Chile’s fresh fruit industry is continuing to assess the impact of an unusual succession of frosts that have hit the South American country as well as other Southern Hemisphere nations since mid-September.
Growers and technicians are urgently undertaking preliminary evaluations to assess the complete impact of the adverse weather conditions, according to a press release from the Chilean Fruit Exporters Association (Asoex).
“This is an abnormal situation for our growers,” explained Asoex board chairman Ronald Bown. “We have not experienced a prolonged period of frost like this for many years and at this point, we are tackling the issue on several fronts.”
Asoex claims a further ten to 12 days of analysis must be made before any real accurate forecasts can be established due to the fact that many fruit plantations, especially those planted with early varieties, were in different early phonological stages, including the development of buds, flowers and new stems.
“The industry is carefully assessing the damage that has been caused by the frosts, in order that we can give the international fruit community a clear and accurate perspective on the way this Chilean fresh fruit season will progress,” Bown pointed out.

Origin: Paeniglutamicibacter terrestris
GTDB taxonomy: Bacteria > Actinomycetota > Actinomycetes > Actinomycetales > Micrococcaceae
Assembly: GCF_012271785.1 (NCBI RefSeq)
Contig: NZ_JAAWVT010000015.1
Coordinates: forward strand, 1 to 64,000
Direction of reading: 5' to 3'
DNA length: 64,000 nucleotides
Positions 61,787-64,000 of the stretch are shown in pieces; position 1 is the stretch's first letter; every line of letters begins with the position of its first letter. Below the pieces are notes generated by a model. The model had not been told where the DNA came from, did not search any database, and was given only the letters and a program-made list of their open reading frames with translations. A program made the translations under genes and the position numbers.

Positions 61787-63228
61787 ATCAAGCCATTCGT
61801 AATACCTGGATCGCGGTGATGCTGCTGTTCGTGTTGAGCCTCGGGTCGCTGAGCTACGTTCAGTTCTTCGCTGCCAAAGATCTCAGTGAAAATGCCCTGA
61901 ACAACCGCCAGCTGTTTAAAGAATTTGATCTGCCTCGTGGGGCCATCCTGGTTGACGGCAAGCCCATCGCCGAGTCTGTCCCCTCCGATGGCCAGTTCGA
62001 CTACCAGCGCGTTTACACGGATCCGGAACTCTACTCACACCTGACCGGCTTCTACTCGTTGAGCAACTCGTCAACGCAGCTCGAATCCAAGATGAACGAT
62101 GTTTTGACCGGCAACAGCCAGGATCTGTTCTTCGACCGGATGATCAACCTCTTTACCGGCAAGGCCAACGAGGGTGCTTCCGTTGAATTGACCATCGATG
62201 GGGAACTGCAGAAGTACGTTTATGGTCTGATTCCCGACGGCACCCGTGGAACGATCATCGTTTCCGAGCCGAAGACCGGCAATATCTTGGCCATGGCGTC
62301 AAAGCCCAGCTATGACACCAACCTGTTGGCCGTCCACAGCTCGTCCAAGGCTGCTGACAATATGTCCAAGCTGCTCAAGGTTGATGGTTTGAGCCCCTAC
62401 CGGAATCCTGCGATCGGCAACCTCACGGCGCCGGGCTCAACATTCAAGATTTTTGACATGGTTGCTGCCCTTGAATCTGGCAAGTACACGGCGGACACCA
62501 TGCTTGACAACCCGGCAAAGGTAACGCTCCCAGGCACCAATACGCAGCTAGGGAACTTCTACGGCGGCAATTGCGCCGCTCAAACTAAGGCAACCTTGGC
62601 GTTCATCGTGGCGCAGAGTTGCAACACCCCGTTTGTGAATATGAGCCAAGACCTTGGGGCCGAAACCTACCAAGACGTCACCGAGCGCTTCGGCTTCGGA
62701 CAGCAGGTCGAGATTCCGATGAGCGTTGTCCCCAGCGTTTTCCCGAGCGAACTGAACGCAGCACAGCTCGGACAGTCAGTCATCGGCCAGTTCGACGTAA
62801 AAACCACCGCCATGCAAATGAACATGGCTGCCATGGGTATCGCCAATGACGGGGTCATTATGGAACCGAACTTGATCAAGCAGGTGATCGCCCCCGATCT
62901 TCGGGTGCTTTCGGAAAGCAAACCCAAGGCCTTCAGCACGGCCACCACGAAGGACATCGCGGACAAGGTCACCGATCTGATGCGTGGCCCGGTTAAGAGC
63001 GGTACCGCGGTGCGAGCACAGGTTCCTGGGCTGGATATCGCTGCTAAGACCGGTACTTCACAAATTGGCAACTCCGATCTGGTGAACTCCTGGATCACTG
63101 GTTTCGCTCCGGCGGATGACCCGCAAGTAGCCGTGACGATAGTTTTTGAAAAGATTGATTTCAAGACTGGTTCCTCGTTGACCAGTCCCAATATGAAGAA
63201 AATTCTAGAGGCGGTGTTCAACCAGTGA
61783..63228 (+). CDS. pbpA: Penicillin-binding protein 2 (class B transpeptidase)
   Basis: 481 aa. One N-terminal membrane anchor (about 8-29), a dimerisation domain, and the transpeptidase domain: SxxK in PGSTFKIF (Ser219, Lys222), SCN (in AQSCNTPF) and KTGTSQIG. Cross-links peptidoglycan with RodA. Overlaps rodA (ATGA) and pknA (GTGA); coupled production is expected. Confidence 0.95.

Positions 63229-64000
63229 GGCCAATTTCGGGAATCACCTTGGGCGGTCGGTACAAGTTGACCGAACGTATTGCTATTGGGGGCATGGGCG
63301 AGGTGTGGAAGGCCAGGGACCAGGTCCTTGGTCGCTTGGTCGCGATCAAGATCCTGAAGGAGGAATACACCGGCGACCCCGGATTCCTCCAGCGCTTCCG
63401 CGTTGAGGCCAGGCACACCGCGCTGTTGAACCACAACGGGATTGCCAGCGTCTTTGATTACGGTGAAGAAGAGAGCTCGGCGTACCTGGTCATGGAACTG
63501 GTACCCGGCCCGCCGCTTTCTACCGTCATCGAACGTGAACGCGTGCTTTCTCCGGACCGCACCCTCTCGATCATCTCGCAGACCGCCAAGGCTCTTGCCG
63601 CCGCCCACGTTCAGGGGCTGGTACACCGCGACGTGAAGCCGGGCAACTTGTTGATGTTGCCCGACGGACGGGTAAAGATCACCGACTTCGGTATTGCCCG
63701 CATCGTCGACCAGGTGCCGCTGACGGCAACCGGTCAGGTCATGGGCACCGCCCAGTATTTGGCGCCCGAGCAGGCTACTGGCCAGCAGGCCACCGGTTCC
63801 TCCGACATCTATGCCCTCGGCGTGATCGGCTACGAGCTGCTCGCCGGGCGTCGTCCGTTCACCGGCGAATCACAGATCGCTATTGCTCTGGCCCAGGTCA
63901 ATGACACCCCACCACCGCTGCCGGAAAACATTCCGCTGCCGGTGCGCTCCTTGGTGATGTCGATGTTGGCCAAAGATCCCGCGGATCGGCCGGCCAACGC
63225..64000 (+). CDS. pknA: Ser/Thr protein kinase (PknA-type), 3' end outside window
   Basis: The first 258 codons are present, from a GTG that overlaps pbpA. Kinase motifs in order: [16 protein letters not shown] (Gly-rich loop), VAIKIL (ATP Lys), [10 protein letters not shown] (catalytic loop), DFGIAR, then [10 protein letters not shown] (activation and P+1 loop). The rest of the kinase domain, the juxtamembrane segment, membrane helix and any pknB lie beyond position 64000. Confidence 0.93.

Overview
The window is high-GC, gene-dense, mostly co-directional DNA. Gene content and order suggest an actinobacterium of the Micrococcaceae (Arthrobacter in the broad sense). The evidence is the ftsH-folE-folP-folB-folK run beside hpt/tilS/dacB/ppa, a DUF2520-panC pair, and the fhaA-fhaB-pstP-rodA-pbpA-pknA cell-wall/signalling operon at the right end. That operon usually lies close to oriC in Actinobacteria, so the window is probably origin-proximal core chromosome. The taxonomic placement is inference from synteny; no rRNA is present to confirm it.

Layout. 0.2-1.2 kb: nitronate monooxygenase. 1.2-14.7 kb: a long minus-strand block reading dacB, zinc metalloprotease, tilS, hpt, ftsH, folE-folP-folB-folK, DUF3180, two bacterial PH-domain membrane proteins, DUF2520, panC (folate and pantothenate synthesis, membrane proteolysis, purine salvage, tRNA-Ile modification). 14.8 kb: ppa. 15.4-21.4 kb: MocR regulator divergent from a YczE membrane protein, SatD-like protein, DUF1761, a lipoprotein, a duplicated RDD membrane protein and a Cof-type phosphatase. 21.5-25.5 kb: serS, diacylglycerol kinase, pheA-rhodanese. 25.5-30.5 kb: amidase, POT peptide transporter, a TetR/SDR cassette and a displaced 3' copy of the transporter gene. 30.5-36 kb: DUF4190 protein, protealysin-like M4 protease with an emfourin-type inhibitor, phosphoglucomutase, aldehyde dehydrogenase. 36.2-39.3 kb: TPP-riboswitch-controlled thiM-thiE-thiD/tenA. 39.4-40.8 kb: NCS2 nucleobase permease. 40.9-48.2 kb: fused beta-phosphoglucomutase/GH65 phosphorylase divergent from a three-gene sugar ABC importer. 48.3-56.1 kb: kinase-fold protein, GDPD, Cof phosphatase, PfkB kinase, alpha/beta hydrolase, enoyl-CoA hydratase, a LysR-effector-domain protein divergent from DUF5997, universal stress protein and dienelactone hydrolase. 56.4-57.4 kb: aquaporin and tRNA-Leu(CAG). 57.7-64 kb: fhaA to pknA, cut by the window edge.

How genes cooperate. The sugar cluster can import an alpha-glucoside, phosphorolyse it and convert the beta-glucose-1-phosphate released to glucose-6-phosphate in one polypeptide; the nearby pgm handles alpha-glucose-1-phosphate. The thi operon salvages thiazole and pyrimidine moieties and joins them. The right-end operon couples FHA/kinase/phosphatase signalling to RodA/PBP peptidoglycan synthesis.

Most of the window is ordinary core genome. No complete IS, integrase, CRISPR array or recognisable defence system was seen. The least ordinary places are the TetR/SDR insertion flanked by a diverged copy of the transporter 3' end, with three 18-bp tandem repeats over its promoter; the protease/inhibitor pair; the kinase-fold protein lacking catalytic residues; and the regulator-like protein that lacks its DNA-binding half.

“At this point, it appears that the worst affected crops are kiwifruit, plums, peaches, nectarines, almonds, nuts, and cherries. However, we are not yet at a point where we can make a full and realistic assessment of the level of losses we have suffered as an industry.”
In the meantime, Asoex said it has presented to the Chilean Ministry of Agriculture and the Agricultural Commission of the Senate a series of proposals for immediate actions to address this issue.
The document contains concrete actions designed to alleviate the impact on the growing sector as much as possible.
“The industry wants to safeguard the futures of our growers at this difficult moment and also safeguard the future capacity of Chilean exporters to provide their loyal customers around the world with the highest quality fruit in the volumes they require,” Bown concluded.
Founded in 1935, Asoex represents 96.5 per cent of Chile’s fresh fruit exports and 63.1 per cent of planted area with fruit.